1. Hi! There really is something so lovely in three liners and the 5-7-5 haiku. I love how the form delivers so much so succinctly. It’s also fun to write them and agonize over the right words. I guess I’ve always gravitated to the idea that less is more.

      I’m looking forward to reading more of your work 🙂 Thank you for visiting my blog.

  3. The sooner the better. Start young and then do it all your life. Wish I had taken this advise decades ago. Now the decluttering is an endless activity.

  4. I’ve always called it ‘skip therapy’, giving away or recycling unused possessions; life is better when it’s uncluttered on many levels. The greater challenge is then to give away the things we most cherish without regret. I have practiced skip therapy for decades and could not live any other way.
    Great post and good luck 🙂

    1. I’ve caught myself a few times in search of something only to realise I donated it previously without even noticing. No regrets yet, probably because I haven’t been brave enough to part with certain items… even though I don’t need them.

      I like it, skip therapy. It certainly is therapeutic to release ties to material things. Thanks 🙂

  5. Aren’t you worried that the 20th century parent devices of the cables and wires and plugs you got rid of are going to resurface and demand your undivided attention someday? Apparently I am because I know just the box you were talking about! I’ll muster up the courage eventually. Continued good luck in the New Year!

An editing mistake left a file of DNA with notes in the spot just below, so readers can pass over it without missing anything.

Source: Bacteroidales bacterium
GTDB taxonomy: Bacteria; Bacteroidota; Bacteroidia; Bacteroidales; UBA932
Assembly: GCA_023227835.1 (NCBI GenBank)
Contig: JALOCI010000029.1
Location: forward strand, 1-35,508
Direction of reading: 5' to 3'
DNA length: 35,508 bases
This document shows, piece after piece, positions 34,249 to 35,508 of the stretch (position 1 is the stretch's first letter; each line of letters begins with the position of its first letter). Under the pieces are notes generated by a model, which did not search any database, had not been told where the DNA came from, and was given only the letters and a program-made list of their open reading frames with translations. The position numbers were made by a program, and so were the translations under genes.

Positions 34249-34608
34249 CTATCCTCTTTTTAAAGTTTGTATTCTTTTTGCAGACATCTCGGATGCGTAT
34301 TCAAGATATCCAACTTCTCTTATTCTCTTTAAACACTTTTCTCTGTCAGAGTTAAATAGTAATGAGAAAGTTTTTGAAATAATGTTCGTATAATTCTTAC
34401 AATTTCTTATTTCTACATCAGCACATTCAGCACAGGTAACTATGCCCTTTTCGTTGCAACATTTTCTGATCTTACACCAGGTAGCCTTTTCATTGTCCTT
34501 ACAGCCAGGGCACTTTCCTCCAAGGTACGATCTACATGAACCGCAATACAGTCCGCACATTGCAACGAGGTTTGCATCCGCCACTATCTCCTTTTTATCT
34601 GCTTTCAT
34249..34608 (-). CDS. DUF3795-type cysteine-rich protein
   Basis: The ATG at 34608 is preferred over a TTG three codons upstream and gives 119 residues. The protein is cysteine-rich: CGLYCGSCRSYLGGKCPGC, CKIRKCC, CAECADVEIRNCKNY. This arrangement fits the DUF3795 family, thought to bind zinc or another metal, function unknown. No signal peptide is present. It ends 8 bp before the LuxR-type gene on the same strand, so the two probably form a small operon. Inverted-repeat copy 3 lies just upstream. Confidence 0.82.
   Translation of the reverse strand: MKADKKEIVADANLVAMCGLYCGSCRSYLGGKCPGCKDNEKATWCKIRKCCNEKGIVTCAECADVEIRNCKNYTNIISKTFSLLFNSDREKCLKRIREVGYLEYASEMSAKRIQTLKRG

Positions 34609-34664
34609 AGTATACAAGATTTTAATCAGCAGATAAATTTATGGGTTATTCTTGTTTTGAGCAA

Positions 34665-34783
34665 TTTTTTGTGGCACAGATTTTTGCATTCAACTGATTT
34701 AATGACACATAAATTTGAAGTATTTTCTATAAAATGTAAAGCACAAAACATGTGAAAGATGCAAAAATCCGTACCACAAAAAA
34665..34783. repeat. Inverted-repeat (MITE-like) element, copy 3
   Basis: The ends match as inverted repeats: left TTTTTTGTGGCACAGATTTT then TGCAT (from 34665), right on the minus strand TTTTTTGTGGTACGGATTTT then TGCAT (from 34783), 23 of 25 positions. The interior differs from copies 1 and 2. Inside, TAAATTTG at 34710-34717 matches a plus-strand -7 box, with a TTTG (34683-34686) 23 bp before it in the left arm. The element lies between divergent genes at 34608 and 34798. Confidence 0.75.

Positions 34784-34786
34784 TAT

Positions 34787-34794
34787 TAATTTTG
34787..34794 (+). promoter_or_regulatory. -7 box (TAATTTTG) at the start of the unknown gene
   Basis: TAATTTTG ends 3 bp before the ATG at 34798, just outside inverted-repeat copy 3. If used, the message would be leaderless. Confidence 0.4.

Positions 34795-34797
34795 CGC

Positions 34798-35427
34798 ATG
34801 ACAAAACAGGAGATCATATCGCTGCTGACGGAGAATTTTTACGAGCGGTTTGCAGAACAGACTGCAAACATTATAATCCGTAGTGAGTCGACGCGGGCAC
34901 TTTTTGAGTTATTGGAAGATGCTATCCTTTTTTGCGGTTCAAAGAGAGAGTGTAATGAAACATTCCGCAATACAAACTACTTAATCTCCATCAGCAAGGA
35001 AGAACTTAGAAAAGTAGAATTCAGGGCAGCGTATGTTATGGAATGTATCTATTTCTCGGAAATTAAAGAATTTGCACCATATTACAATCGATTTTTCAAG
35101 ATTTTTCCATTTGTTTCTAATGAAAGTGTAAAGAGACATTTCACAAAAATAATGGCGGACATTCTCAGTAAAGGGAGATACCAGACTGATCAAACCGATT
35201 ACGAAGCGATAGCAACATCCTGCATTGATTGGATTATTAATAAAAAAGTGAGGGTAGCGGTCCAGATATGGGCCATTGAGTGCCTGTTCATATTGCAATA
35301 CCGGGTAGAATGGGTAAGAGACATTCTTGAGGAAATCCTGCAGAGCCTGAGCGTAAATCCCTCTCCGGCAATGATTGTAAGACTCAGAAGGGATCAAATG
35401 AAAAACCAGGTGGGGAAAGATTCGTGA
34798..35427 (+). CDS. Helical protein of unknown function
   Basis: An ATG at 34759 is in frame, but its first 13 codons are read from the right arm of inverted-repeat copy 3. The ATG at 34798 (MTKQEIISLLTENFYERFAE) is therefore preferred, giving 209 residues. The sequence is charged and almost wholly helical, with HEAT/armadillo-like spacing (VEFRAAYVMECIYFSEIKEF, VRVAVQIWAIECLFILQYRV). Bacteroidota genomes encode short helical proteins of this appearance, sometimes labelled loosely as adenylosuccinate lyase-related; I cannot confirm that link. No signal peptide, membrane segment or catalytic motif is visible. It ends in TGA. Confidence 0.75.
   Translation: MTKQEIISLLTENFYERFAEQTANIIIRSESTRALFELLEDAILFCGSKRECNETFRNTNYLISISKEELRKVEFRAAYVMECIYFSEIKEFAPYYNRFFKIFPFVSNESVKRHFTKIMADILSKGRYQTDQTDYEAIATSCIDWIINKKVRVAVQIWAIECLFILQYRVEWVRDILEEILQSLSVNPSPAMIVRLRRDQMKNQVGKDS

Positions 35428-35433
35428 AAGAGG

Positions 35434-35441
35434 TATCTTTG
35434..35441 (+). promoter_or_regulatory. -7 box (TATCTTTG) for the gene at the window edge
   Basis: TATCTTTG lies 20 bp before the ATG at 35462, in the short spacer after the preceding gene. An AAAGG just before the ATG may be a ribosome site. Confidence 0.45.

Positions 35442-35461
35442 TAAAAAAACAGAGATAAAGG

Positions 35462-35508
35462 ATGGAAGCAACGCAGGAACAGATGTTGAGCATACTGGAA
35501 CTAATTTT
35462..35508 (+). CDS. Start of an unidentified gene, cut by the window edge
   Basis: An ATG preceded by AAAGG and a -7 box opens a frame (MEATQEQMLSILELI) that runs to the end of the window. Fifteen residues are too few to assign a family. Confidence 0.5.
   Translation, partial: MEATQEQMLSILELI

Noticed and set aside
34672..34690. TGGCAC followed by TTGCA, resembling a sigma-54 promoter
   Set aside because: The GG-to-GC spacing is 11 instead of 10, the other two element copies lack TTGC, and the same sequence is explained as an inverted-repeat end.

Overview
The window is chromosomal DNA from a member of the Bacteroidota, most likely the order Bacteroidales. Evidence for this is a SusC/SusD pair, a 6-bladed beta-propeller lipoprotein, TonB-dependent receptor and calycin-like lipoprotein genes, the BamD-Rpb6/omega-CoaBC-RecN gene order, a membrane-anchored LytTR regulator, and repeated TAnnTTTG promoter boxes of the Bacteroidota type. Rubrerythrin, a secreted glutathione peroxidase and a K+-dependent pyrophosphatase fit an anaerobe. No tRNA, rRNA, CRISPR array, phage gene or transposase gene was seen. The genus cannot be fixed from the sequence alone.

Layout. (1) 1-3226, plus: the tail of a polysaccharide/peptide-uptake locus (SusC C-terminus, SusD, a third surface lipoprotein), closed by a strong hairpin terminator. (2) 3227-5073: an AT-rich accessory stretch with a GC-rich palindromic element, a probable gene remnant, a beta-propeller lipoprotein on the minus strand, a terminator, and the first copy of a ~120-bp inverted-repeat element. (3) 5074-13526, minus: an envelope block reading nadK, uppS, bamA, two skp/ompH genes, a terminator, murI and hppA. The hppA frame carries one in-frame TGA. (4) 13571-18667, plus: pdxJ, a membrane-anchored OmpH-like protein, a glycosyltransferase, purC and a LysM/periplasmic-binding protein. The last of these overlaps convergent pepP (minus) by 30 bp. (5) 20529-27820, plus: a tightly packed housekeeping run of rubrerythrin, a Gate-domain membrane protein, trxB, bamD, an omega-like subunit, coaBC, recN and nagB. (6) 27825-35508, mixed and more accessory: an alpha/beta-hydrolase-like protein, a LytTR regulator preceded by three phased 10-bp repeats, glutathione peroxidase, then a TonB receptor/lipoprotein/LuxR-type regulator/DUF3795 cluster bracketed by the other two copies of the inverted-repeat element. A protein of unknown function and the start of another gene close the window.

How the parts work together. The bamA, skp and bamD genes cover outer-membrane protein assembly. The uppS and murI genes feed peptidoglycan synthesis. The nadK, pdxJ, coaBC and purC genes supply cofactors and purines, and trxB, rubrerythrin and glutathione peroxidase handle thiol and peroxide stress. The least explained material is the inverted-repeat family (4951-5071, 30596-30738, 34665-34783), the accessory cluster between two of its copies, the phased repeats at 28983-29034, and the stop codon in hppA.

6. Good luck! After you commented on my post, I came to read yours… and its great! Its crazy how we cling to THINGS. Things from childhood, clothes, everything you mentioned! I loved your movie/book references as well. Keep up the great work and keep us updated!!

    And i agree 100% that books are the hardest thing for me as well. I love to read, and have a bazillion of them. Plus, unless they are in phenomenal condition or this week’s best seller – they probably aren’t going to make you any money selling them. But I’m starting to figure.. hey.. if I haven’t touched them after I read them for a year or so, let someone else have the possibility of enjoying them!

    http://laughupmysleeve.com/2015/01/22/cut-the-crap-my-minimalist-beginning/

  7. hey, this one gets to me because I can’t fathom how we’ve managed to amass so many things. and to think i won’t lug them home when we leave the desert. I salute you for having the courage and determination to give away a chunk of yourself. and i understand about not wanting to give away your books and poetry collection. thanks, too, for liking my post on http://desertmoonmusings.wordpress.com

  8. Gah! I feel the same way these days. Clearing house, physically, emotionally, spiritually. We allow too many unnecessary things to weigh us down. Love your blog, btw. Happy to have found it. x

  9. Part of my Lent this season is tossing, giving, and otherwise removing stuff and clutter. All the extra is like sin, a burden to be shed. I’ll be busy and at it for a good long while but each thing gone feels wonderful.

  10. What you described doing in this post is the definition of minimalism – I wouldn’t short yourself the admirable title of a minimalist! It can be defined in many ways. Cool blog! Cute dogs 🙂

    1. Thank you! I guess I feel like I need to let go of some particular items before I can call myself one. In the meantime I just call myself a wannabe.